At little older than a 1 1/2 , she is so intelligent, so intuitive. Sometimes I think she has a better perception of the world around her than I do.
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Mostly, it's all good. However, while fighting sleep one night, she bit me. This is a behavior that we have worked very hard to curtail in the year since she sprouted her first tooth. We have met with much success in doing so, although, on occasion, she will relapse and sink her tiny, pearly-white teeth into my flesh.
As is par for the course, after she bit me, I fussed her and she started to cry. Almost on cue, her grandmother appeared and asked her what was wrong. "Mommy, ouch," she replied between sobs.
"Oh, did Mommy hurt you?" my mother asked.
"Uh, no," I interjected quickly, "She bit me and she is crying because she hurt me and feels bad about it."
While I responded brusquely to my mother's query, I was struck by my daughter's response and my own ability to pick up on how she went about expressing herself.
A few evenings later, she and I went to a department store with some friends, including one who has a 7-month-old son. My daughter sat proudly in the front of the shopping cart while the young boy reclined in the cart, secured in his carseat. The baby was fighting a cold, and coughed gently a few times.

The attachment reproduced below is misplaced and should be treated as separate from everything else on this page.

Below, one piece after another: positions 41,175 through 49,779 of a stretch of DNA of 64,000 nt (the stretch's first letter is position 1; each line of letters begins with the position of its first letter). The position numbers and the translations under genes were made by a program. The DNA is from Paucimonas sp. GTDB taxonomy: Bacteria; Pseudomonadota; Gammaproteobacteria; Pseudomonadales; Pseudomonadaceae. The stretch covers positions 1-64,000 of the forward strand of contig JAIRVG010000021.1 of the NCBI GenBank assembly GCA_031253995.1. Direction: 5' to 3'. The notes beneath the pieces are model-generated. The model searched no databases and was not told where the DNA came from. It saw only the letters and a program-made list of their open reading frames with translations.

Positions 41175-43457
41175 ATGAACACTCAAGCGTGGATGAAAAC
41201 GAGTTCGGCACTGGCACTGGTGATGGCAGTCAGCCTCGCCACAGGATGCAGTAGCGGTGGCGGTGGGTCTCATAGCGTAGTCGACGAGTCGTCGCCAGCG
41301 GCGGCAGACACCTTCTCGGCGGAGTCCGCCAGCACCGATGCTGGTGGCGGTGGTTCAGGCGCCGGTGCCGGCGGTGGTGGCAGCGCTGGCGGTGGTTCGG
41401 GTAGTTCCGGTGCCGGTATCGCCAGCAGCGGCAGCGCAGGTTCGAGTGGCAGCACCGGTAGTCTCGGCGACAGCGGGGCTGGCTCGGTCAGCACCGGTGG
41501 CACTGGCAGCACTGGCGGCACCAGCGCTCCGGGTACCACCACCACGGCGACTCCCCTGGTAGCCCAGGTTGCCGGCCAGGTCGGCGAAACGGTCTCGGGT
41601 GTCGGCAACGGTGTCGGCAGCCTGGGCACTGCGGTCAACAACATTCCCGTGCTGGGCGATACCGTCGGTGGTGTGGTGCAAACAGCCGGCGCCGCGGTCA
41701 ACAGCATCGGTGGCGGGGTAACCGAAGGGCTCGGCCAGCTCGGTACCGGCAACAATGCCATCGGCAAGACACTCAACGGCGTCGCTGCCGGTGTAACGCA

My daughter whipped around, looked at the infant and asked, her soft voice rich with concern, "You OK, baby?" I was touched.
I have written before about my toddler's intricate role-play, including her ability to "mother" her dolls in a manner almost identical to the way I relate to her, Now, as she is a little older, she is using her skills to relate to humans, and I couldn't be more proud.
From the time she was in utero and I was facing the cold reality of becoming a single parent, I have worried about how to model good, positive behavior and fill the role of both parents. And while I try to relax and not obsess over this, it's an ongoing concern.
Earlier this week after she had her bath, she was waiting to get out of the tub, and was quite clear in her wishes. "Want out, Mommy!"
I was distracted, making sure the bathmat was in place and the bathroom floor was safe to lift her out, and did not respond to her, so she employed a new tactic, "Want o-u-u-u-u-u-u-u-t!" she screamed.
I stopped short, turned to her, addressed her and said, "Remember, we don't yell."
Her defiant glare softened as she looked at me and replied softly, "Want out, Mommy."
"Please," I reminded her.
"Pleeeeassssse!" she squealed and began impatiently jumping up and down in the tub.
Perhaps I should've quit while I was ahead.
The battle continues, but with patience and practice, hopefully I will win the war.
First-time mother Amy Dulebohn is a page designer at The Herald-Mail. Her email address is email@example.com.